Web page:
It is important to note that there is no direct relationship between a P-value and the magnitude of effect represented by the SMD [Durlak 2009]. That is, a difference between means can be statistically significant (eg, P≤0.05) yet be clinically unimportant if the respective SMD denotes a small-to-medium effect size. In some cases, research authors may report differences between means as being statistically significant, and allegedly important, but do not calculate or discuss the respective SMD effect sizes that might suggest the outcomes are not clinically significant. This sort of misleading bias in research reporting also was discussed in a prior Pain-Topics UPDATE [here].
Easy-to-use effect size calculators — when mean values and their standard deviations are known — can be found [here] and [here]. So, interested readers can calculate SMDs themselves from data typically given in a report.
Summary Practice Pointers
Mean data, and differences between means, described in pain research reports can be either helpful or misleading depending on how they are presented and interpreted. All too often, merely by omission of key analyses or insufficient explanations by authors, weak evidence can be misconstrued as having greater significance than is justified. Therefore, critical consumers of pain research must be able to interpret the data on their own to determine clinical significance. Here is a recap of helpful pointers mentioned above:
- Some experts have suggested that research authors should always report confidence intervals and effect sizes, such as SMDs, for key outcome data, and some journals are requiring this [Durlak 2009] — but not in the pain field as yet.
- If only mean ± SEM data are given for two means being compared, or depicted in a graph, the SEM values can be multiplied by 2 to approximate the respective 95% CIs for better interpretation. That is, CI ≈ mean ± 2SEM.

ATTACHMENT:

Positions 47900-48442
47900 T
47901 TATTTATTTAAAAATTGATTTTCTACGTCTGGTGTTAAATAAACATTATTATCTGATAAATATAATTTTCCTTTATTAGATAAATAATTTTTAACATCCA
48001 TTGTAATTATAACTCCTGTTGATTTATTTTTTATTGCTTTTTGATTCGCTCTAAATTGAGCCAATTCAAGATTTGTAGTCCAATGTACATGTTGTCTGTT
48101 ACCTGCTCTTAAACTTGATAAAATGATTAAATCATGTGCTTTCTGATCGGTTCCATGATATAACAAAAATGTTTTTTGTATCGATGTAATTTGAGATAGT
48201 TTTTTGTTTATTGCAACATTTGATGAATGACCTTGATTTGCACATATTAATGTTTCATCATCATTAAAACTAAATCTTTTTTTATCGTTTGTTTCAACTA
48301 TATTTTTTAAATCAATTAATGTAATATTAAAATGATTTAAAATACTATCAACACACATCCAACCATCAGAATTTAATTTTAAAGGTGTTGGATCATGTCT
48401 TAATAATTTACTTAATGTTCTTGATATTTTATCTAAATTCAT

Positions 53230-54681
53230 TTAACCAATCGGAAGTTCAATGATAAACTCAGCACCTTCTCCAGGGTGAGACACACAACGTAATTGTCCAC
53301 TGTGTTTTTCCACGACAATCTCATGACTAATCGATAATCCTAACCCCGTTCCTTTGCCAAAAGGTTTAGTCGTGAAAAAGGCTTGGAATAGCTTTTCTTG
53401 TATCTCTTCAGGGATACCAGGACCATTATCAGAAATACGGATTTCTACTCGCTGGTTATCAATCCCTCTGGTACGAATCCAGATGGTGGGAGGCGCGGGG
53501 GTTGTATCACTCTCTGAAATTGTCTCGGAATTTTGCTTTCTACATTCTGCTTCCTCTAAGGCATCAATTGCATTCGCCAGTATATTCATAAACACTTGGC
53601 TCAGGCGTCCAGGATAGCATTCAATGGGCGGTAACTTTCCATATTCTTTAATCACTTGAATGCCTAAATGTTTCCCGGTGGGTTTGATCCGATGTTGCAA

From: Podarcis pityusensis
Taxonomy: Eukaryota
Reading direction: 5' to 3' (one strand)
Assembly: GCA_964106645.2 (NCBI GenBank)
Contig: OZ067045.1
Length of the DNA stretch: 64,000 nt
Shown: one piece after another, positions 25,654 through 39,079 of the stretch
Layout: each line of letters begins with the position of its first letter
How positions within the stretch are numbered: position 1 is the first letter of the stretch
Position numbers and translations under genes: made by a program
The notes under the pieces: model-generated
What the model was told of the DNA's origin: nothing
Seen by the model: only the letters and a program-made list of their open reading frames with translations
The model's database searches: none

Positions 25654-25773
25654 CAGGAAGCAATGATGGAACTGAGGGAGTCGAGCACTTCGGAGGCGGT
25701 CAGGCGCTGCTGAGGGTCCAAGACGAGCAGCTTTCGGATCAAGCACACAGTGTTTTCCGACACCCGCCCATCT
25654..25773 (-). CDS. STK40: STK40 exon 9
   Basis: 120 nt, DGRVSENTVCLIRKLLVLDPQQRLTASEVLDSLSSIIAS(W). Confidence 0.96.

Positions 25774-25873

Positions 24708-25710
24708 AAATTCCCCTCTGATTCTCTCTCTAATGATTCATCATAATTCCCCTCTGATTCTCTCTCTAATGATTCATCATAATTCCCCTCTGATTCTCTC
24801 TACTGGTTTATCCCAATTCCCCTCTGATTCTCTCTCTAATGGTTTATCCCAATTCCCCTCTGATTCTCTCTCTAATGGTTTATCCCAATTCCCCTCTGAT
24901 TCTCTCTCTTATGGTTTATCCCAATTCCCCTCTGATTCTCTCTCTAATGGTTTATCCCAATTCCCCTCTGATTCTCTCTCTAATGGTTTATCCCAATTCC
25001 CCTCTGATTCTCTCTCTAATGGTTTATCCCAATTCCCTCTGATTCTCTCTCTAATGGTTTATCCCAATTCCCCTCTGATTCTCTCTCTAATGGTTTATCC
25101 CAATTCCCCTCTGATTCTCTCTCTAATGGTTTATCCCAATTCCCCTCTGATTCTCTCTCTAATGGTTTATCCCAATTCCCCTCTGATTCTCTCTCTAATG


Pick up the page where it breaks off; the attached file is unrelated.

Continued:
- If only mean ± SD data are given, or depicted in a graph, and their values do not overlap (or overlap only slightly), it can be assumed that the means are significantly different statistically from each other (since SDs are larger than CIs).
- Beware of graphs, or data in tables, that are unclearly labeled or not labeled as to whether mean ± SEM, SD, or CI is being represented; at best, this suggests laziness by the authors (and editors) and, at worst, it might portend some sort of bias. One investigation found that 14% of the time research authors failed to report what the measure after the ± sign represented [ref in Altman and Bland 2005].
- Just because a difference between two means is reported as being statistically significant (in terms of P-value) does not mean that it represents a clinically important effect size.
- There are different types and variations of effect sizes that can be calculated from the same data. The presentation of SMD above — SMD = M1–M2 / [(SD1+SD2)/2] — approximating Cohen’s d, is one of the most common and easiest to understand approaches for determining the clinical significance of mean differences.
- If effect sizes are not provided in a pain research report, there also are easy-to-use online calculators available that readers can use to compute SMDs on their own (see above).
> Altman DG, Bland JM. Standard deviations and standard errors. BMJ. 2005;331:903 [access here].
> Cohen J. A Power Primer. Psych Bull. 1992;112(1):155-159 [article PDF here].
> Cumming G, Finch S. Inference by Eye: Confidence Intervals and How to Read Pictures of Data. Amer Psychologist. 2005(Feb-Mar);60(2):170-180 [PDF here].
> Durlak JA. How to select, calculate, and interpret effect sizes. J Ped Psych. 2009;34(9):917-928 [article PDF here].
> Dworkin RH, Turk DC, Katz NP, et al. Evidence-based clinical trial design for chronic pain pharmacotherapy: A blueprint for ACTION. Pain. 2011(Mar);152(3suppl):S107-S115 [access by subscription].
> Dworkin RH, Turk DC, McDermott MP, et al. Interpreting the clinical importance of group differences in chronic pain clinical trials: IMMPACT recommendations. Pain. 2009;146(3):238-244 [abstract].
> Dworkin RH, Turk DC, Wyrwich KW, et al. Interpreting the clinical importance of treatment outcomes in chronic pain clinical trials: IMMPACT recommendations. Pain. 2008;9(2):105-121 [abstract].